Monday, February 23, 2015

"Jerry Lee Lewis" by Rick Bragg (2014)

The first time I ever saw Jerry Lee Lewis was in Virginia Beach. It was about 1980; just after the “Killer” had been stricken with bleeding ulcers. It was at a small venue; a place with tables. I had one only a few feet from the small stage. He did a short set with the band and then dismissed them from the stage and offered to take requests.

I was quick to call out for some Webb Pierce. Just as quickly he looked at me and said, “You’re too young to know Webb Pierce!” It was like an accusation on his part, but then he grew thoughtful; fingers roaming the keys of the piano; and said, “I can’t drink anymore, but I sure do love to sing about it!” Then he launched into a wonderful barrel house piano version of “There Stands the Glass.” When he was through playing it he looked at me and asked, “How’d I do, son?” I do not recall my reply; probably because I was speechless.

Now, author Rick Bragg has written a biography of Mr. Lewis which most likely will serve as his oral autobiography; much in the same way that Merle Miller’s “Plain Speaking” serves as Harry Truman’s. Mr. Bragg spent 2 years with Mr. Lewis while writing this book; sometimes in the entertainer’s bedroom; which is equipped with a locking metal gate. The author doesn’t tell us whether or not the gate is there to keep the imaginary demons out; or the real ones inside. At any rate, this is where Mr. Lewis spends some of his time when not touring. (He was still performing on a limited basis until a year or so ago.)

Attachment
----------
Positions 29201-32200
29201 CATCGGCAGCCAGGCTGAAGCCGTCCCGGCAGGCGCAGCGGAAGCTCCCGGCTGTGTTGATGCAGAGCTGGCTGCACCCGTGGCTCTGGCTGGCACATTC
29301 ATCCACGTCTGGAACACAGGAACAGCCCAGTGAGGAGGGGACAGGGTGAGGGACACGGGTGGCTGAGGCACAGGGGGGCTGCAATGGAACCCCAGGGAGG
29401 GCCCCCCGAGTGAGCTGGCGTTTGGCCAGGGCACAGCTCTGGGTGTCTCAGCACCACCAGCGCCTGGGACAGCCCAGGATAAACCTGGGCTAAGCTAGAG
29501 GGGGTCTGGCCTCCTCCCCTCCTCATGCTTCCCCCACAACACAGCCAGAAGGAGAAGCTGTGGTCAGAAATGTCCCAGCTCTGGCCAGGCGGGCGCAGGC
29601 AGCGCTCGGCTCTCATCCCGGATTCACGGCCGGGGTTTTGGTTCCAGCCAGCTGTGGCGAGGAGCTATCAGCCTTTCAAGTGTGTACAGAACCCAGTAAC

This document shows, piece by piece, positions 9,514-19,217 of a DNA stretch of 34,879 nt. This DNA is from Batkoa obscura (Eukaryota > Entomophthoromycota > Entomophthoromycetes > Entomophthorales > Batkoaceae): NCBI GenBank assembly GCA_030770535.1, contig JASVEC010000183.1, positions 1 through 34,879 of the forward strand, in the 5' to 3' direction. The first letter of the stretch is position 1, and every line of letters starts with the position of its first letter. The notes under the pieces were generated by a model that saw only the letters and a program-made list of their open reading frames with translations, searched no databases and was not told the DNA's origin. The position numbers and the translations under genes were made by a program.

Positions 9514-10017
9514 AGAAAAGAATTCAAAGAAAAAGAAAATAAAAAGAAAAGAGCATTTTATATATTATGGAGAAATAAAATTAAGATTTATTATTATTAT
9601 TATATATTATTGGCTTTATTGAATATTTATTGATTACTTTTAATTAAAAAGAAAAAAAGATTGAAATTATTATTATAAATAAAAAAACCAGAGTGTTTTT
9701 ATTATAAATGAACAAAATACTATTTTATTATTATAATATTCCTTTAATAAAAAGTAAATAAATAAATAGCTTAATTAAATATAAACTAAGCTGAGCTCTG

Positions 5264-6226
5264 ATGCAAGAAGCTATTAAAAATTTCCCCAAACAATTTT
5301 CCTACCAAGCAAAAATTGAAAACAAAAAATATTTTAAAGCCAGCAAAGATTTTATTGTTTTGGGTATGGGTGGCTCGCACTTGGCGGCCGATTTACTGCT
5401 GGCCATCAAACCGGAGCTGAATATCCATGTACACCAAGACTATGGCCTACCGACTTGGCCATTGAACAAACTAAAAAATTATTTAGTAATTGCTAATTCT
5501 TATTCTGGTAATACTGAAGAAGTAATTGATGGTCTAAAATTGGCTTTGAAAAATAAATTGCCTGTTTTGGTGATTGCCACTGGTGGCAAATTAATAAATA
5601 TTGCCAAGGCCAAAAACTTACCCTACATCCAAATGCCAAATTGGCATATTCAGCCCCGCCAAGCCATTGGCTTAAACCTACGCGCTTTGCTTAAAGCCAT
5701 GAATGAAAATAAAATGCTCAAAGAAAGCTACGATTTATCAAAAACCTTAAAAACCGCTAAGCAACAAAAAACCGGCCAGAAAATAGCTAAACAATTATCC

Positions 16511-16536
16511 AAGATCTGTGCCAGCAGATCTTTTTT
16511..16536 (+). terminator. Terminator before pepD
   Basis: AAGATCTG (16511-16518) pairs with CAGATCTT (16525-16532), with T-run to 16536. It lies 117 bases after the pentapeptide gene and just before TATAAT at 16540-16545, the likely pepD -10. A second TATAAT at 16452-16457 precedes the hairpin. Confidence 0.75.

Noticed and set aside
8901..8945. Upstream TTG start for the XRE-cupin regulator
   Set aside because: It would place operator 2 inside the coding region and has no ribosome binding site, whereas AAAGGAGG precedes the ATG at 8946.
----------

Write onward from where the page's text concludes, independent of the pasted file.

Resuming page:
Along with Jerry Lee’s own story; and the demons which haunt him; Mr. Bragg has given a good history of Ferriday and Louisiana in general. He describes it as a hard place; and as a southern boy himself he recognizes the dichotomy between religion and reality. He understands why Jerry Lee worries that playing rock and roll may exclude him from Heaven. It is only through his strong belief in the forgiveness of Jesus Christ that he manages to hold on these days.  He is; after all is said and done; the cousin of Jimmy Swaggart; an evangelist of note, if not an entertainer in his own right.

The book has a surprising humanity to it, given all that one associates with Jerry Lee Lewis and the Devil’s music. And Rick Bragg is just the right person to put it all done on paper. The conflict he feels with the talent God gave him to play rock and roll; or what just may be “the devils music” after all; worries him. It is plainly apparent that he comes from a place of ghosts, some of which haunt him. But at the same time he makes no apologies for who he has been and what he has done. He would; he believes; have done it differently now, but acknowledges freely that he probably wouldn’t. He’s a walking contradiction.

Rick Bragg does an excellent job in conveying the true essence of Jerry Lee Lewis; the original “bad boy” of rock and roll. He was there at the beginning and is still around today; at a time when most of his colleagues, and rivals, are gone. He is; as they say; the last man standing. He’s had health troubles; women troubles; financial troubles; you name it. He’s buried wives and children; been to the top of the pops and then down to playing cheap bars and clubs; then back up again, several times.

He’s been counted out as many times as Keith Richards; yet he’s always bounced back.  At 79 years of age; his body is ravaged by pain and he can only sit or stand in any one position for a few minutes at a time. But, recently married in 2012 to his longtime friend and recent caregiver; Judith Ann Coghlan; 14 years his junior, he is still rocking his life away.

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